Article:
Study: Gamer Aggression Mimics That of Warfare

A study involving Unreal Tournament players, given a cash incentive for winning, found that gamers' testosterone levels spiked noticeably after pwning complete strangers. When defeating friends, they produced even less testosterone than their vanquished teammates.

The study's results imply that video games draw on physiological mechanisms in ways similar to warfare, where testosterone-fueled aggression provides a strong advantage. Researchers had tried studying it on subjects in sports, but the natural production of testosterone by physical exertion clouded the results of the study.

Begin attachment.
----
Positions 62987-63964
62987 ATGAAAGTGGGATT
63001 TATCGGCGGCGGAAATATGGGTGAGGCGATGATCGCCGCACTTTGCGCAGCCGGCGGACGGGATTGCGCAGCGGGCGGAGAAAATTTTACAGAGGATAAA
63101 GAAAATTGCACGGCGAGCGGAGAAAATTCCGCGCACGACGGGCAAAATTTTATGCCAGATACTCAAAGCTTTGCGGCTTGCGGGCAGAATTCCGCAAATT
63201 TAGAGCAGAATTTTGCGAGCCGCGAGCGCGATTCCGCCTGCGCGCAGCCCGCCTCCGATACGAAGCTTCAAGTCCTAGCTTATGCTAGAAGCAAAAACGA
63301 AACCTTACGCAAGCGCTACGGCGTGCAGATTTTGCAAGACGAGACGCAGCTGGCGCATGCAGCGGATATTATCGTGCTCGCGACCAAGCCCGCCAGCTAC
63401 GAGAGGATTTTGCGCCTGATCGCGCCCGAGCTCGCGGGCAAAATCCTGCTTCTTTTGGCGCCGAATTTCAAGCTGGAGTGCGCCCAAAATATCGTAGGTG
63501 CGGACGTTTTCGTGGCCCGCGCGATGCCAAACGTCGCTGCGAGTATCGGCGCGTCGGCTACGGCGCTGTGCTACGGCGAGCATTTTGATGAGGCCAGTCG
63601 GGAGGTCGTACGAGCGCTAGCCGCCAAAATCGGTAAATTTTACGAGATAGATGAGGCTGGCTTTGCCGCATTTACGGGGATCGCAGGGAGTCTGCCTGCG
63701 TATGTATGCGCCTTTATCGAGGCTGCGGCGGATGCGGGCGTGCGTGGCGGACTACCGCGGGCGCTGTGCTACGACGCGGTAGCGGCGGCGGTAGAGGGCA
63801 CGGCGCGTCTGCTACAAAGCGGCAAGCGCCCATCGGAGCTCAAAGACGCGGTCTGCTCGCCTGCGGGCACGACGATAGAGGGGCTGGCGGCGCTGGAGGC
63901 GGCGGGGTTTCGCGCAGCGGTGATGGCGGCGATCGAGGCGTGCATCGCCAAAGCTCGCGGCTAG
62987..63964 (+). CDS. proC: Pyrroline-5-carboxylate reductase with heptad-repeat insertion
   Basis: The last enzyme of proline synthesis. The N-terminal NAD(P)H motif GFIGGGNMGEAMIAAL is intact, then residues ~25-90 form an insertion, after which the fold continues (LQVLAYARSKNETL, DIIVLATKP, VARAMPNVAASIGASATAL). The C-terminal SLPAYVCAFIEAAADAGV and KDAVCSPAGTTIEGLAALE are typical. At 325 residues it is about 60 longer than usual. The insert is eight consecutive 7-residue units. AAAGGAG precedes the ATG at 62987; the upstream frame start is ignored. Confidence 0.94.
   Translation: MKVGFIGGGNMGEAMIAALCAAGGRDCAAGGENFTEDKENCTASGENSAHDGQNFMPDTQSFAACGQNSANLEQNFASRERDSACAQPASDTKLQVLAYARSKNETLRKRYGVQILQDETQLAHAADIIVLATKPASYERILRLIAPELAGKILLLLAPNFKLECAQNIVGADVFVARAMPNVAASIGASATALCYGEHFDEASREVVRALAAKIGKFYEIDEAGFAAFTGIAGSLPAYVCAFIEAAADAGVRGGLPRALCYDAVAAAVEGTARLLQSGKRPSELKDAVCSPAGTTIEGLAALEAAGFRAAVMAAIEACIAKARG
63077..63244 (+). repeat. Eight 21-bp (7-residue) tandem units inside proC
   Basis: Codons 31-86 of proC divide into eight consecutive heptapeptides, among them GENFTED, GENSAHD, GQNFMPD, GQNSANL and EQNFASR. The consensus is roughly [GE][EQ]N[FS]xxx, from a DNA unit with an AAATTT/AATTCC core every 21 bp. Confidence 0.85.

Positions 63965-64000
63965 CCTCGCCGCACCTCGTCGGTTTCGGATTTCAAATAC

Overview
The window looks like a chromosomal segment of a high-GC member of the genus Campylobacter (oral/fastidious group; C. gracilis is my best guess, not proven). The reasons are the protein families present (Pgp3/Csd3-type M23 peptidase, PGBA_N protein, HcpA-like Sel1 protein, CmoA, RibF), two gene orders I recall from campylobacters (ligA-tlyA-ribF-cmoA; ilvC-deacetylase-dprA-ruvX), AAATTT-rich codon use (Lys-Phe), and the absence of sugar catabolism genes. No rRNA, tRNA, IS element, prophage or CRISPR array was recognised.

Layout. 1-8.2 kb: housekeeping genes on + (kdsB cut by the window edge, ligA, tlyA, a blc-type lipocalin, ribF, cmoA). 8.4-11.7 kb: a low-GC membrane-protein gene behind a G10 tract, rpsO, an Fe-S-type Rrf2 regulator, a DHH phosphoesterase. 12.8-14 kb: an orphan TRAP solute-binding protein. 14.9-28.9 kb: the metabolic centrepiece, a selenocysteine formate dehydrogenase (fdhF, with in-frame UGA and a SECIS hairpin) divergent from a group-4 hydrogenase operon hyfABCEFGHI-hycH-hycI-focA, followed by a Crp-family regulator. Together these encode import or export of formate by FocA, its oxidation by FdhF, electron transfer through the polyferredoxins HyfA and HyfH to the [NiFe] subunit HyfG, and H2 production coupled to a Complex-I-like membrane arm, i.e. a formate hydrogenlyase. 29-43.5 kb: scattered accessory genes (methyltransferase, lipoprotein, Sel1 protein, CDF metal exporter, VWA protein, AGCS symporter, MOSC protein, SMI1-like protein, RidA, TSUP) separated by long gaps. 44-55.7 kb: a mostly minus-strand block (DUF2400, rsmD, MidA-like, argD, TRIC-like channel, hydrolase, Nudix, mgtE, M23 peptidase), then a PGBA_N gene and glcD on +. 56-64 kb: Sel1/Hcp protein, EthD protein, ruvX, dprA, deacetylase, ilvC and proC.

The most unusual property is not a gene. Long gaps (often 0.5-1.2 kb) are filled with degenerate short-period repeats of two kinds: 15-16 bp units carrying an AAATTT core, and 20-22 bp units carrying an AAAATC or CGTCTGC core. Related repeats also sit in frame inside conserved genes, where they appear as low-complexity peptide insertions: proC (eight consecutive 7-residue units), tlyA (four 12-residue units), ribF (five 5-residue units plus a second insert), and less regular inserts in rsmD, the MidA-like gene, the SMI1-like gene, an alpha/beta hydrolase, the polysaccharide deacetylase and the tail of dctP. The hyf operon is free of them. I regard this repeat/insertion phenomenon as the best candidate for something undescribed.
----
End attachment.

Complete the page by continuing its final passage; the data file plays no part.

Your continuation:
In this one, researchers pitted 14 three-player teams against one another in Unreal Tournament 2004's Onslaught - a capture-the-flag mode - and laid a $45 bounty for winning team players vs. $15 for losers. To make sure they knew what they were doing, they let the teams practice for a week.

Afterward, they found that winning teams' testosterone levels spiked immediately after the tournament, especially in those who contributed most to the win. When team members played one another, in death matches with similar cash incentives, the best performing males typically produced less testosterone than those they defeated.

"In a serious out-group competition you can kill all your rivals and you're better for it," said David Geary, an evolutionary psychologist at the University of Missouri. But when competing against others in order establish a social hierarchy, annihilation doesn't make sense. "You can't alienate your in-group partners, because you need them," he said.

Gamers Are More Aggressive to Strangers [New Scientist]